Julieta Aquino strolls proudly through her gleaming new home, a modest split-level condo on a busy thoroughfare in Fremont. With her 14-year-old daughter in tow, she scans the still-sparsely furnished, open floor plan living room-kitchen, pointing out the glistening, stainless steel fixtures and laminate countertops.
“It’s a pretty decent-sized kitchen, considering it’s just two of us,” said Aquino. “I’m going for a farmhouse style.”
A 31-year-old single mom with a limited income and no college degree, Aquino has done the seemingly impossible: become a homeowner in one of the most brutally expensive housing markets in the country.
And all she had to do was help build it herself. “It was never a thought in my mind to be a homeowner because that just seemed so far away.” Julieta is a WANDA Silicon Valley program graduate, learning to set personal goals, boost her financial literacy, advance her career, and sharpen key life skills. Julieta reached her savings goal early and is applying her WANDA savings and match toward her part of the down payment on her new Habitat for Humanity home.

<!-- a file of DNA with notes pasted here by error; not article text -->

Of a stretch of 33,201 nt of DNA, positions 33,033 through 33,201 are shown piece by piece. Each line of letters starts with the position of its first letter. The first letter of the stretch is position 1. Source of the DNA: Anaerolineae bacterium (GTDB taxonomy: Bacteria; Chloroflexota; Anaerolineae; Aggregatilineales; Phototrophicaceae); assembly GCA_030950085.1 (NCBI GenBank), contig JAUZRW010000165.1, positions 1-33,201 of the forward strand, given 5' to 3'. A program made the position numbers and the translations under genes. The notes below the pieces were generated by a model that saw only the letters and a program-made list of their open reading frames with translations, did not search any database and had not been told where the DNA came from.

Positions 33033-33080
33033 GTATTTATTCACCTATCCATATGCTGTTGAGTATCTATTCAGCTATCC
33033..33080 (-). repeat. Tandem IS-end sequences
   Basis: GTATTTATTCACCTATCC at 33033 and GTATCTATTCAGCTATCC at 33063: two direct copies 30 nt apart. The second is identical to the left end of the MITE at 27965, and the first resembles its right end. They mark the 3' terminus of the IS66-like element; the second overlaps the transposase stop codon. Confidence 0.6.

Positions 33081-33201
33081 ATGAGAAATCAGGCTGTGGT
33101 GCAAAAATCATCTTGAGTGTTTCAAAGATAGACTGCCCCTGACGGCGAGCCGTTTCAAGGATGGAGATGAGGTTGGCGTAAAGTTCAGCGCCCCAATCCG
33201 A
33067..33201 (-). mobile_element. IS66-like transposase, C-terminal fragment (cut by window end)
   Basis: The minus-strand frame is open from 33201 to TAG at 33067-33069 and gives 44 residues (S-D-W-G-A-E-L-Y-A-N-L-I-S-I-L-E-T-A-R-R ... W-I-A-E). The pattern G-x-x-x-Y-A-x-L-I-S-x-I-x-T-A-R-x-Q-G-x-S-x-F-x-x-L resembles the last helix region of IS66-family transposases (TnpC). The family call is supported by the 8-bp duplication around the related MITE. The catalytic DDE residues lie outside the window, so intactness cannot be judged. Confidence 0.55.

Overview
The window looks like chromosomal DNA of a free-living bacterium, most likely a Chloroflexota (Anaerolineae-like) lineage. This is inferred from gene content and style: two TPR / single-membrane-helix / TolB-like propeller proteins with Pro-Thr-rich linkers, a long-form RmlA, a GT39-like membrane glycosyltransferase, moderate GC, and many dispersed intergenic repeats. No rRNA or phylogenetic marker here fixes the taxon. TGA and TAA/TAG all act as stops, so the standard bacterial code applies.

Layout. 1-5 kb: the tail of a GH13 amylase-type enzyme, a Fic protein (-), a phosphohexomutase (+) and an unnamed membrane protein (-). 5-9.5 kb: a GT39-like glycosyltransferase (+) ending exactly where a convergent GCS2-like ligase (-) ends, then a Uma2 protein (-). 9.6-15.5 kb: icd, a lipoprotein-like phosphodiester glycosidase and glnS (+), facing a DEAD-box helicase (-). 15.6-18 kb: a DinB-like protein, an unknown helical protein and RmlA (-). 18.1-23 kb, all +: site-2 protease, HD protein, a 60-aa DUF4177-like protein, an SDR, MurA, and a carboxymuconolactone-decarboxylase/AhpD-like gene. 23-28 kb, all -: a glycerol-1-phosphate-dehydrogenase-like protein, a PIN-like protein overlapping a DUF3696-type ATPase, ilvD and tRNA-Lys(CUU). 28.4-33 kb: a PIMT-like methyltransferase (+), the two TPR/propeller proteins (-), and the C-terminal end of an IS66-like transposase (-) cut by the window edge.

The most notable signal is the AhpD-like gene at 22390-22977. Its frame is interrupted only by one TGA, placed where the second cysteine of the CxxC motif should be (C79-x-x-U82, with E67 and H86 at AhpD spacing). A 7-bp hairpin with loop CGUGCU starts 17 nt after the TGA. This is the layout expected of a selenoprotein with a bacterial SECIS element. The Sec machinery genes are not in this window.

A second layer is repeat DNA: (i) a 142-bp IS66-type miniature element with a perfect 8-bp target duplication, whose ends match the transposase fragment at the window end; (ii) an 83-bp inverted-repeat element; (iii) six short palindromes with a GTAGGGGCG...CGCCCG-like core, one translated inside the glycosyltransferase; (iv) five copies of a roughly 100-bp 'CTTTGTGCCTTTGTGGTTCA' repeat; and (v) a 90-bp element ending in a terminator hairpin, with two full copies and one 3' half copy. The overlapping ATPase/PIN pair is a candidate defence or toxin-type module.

This summer, Aquino and her daughter, Alexys, were among 11 low-income families who received keys to their new homes in Central Commons, a small development they all helped build over the past two years as participants in a Habitat for Humanity East Bay-Silicon Valley project. Like all future homeowners in the Habitat program, each family was required to put in 500 hours of so-called sweat equity, pounding nails and pouring concrete alongside project managers and volunteer work crews on the construction site. READ MORE…
The 33-year-old local Habitat program, which annually serves more than 1,200 residents in Alameda, Contra Costa and Santa Clara counties, is by no means a panacea for the Bay Area’s formidable housing crisis. But it does offer a glimmer of hope in what can be a grim and daunting housing landscape.